A tale of some white elephants
When Dr Belisario Porras decided to build the San Tomas hospital on Avenida Balboa, there were enough nay-sayers to fill the National Th...
When Dr Belisario Porras decided to build the San Tomas hospital on Avenida Balboa, there were enough nay-sayers to fill the National Theater to overflowing. But the president, who finished his time in office in 1924, the year of its official inauguration, persevered with his truly visionary project.
Since then, the structure which they called “The Elephant” because it was too big, and too grandiose has seen several extensions, and today struggles by with cramped facilities and inadequate funding, performing sterling services to the community that can’t afford the luxury of the private hospitals. For decades it has also served as a medical training school for the University of Panama.
ANOTHER WHITE ELEPHANT. Adjacent to the original Elephant stands the former American Embassy, which now operates from it’s walled fortress in Clayton, where the service is reported to be excellent, but not the traffic leading to it. Most of the approach roads resemble parking lots for most of the day, so while columnist Phil Edmonston waited in line at the Embassy for only ten minutes, he surely spent more time than that parked at any one of the traffic signals en route.
The old building appears largely empty, and when the move to Clayton took place it was understood that the building was for sale.
That was until the Panamanian government pointed out that the land on which the embassy stood was leased in 1938, with an agreement that would not allow its use as a commercial entity.
There the case appears to be resting. What an opportunity for the American government to pass on to Panama a building that could serve either its fellow white elephant, or perhaps be converted into offices for NGO’s or cultural groups.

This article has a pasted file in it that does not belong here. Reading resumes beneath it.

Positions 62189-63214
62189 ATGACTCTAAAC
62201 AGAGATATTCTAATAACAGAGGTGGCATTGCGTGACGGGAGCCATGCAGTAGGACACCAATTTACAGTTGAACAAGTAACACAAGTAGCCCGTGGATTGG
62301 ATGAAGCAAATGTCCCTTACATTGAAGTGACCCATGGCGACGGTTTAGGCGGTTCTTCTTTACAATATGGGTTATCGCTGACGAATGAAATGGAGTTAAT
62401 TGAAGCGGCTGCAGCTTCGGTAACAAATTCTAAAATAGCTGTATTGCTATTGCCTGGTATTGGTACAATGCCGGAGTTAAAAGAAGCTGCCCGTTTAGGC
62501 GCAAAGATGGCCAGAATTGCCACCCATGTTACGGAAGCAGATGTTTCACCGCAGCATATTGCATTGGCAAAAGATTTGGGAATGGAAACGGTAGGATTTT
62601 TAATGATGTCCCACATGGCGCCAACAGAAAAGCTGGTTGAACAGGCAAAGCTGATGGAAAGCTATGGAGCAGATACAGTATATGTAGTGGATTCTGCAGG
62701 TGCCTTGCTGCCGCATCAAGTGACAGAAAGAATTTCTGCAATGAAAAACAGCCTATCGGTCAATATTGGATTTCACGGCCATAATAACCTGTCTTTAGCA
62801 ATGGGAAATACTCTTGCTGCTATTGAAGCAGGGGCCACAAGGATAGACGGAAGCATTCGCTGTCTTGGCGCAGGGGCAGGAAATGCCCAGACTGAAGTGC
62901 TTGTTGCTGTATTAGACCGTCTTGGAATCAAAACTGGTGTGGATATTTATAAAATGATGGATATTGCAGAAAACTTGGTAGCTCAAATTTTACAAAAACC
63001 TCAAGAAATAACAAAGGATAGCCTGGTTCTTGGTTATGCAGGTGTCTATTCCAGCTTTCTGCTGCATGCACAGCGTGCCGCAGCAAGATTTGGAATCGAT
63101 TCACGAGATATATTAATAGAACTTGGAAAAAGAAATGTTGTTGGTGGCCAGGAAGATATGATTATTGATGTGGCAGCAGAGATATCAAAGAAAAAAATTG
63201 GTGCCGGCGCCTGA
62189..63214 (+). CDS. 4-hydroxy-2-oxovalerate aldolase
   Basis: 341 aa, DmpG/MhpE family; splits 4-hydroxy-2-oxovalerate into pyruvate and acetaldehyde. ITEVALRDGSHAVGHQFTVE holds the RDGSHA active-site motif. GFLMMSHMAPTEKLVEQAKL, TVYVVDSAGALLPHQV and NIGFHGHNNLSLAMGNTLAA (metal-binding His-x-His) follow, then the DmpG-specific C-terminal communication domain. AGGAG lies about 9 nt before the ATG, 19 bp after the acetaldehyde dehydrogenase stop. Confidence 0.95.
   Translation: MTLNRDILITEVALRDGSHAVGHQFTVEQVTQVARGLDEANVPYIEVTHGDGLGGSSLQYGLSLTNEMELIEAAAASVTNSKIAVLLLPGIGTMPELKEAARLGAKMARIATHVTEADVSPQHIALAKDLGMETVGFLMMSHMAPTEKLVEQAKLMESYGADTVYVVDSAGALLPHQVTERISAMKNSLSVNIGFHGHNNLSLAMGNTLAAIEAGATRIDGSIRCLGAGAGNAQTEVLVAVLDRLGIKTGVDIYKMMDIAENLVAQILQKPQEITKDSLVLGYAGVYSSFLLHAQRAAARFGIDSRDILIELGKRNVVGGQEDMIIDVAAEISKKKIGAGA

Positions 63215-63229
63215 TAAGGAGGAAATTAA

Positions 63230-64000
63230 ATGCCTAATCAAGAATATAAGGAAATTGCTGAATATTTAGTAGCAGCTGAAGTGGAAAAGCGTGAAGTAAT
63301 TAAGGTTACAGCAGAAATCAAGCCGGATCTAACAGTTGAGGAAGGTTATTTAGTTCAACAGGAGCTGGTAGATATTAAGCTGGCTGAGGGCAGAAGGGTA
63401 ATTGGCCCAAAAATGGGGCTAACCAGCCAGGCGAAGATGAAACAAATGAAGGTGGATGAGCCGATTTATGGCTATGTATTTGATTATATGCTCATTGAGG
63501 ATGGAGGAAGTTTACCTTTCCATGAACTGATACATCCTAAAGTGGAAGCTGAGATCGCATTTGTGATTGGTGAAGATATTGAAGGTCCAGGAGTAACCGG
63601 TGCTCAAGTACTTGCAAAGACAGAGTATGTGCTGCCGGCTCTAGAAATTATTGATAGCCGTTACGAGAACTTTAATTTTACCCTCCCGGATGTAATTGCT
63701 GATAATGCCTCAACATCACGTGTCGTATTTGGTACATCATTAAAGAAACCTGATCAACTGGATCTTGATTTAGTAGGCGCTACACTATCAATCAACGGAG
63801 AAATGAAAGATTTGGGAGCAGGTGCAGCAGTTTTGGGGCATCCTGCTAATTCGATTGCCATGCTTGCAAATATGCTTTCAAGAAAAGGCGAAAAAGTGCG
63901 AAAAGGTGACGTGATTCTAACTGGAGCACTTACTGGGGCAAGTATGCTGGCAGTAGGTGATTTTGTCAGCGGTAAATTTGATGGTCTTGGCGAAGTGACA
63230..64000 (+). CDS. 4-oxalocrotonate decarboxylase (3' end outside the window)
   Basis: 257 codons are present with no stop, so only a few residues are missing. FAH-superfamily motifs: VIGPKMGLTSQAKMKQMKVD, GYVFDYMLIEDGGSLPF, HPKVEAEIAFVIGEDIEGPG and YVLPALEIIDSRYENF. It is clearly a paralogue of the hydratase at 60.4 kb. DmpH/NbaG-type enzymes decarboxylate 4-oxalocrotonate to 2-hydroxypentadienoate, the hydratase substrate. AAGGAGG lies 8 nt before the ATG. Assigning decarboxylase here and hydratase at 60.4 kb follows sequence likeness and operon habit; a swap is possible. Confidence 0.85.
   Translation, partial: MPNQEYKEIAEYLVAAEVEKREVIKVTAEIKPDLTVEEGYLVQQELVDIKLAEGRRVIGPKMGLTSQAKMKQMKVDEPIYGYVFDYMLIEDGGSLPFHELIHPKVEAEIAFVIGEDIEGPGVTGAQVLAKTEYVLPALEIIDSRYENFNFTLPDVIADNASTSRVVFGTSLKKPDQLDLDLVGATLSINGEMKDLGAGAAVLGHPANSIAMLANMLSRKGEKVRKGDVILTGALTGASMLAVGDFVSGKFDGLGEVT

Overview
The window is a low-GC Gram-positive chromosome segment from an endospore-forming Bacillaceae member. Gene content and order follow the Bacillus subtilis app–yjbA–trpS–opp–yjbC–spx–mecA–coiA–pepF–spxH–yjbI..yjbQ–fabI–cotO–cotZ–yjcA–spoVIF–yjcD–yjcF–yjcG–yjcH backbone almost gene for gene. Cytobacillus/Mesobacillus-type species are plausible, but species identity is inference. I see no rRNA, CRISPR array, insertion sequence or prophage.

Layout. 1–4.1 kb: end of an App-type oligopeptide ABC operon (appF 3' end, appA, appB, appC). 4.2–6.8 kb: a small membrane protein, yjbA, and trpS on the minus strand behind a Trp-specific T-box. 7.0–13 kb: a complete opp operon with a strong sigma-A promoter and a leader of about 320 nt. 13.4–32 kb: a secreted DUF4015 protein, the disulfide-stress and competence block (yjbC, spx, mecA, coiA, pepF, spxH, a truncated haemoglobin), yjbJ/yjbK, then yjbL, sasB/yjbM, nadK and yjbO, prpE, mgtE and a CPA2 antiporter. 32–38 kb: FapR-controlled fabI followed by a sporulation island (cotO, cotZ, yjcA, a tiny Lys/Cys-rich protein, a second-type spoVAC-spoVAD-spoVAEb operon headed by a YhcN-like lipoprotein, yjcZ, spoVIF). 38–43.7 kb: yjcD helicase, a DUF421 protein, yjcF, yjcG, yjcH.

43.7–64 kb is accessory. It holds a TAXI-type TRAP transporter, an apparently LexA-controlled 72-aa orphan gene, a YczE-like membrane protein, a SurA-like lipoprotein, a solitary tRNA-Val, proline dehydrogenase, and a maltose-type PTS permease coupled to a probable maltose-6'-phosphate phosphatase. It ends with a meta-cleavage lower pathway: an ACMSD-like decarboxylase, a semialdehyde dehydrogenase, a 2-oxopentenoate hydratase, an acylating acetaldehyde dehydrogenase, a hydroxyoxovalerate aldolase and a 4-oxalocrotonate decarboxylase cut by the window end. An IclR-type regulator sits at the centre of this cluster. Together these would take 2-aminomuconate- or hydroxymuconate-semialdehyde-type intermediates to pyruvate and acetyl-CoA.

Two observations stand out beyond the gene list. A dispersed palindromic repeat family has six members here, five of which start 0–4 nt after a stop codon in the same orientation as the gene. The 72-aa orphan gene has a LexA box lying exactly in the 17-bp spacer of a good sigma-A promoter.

MOVING TIMES. Further along Balboa stands the elegant residence of the very British Ambassador, Richard Austen. Elegant, but the old lady, hidden from prying eyes behind high fences, is sadly in need of a face lift and some serious internal surgery. That could likely run up into big figures, and it seems more logical, and less expensive, for Her Majesty’s Government to find or build, alternative accommodation.
The Canadian Embassy is also planning to move, from its location in the World Trade Center, to more spacious quarters in Punta Pacifica (another traffic bottleneck). The mission’s role has grown in recent years, and the embassy now has a trade commissioner and an office that helps process visas. Hopefully, some day soon, with a Canada-Panama Free Trade Agreement in the offing, the office will become a fully fledged passport and visa office.
OPTIMISM. When are industry spokesmen whistling in the dark and when are they facing reality? Checking through recent files on the economic future of Panama, I find vastly different approaches. One spokesperson for the construction industry, maintains all is well, another says apartment and office building is grinding to a halt. Javier Diaz of the < Automobile Distributor's Association was “optimistic”. on February 10.Later came the news that January sales fell 38 percent.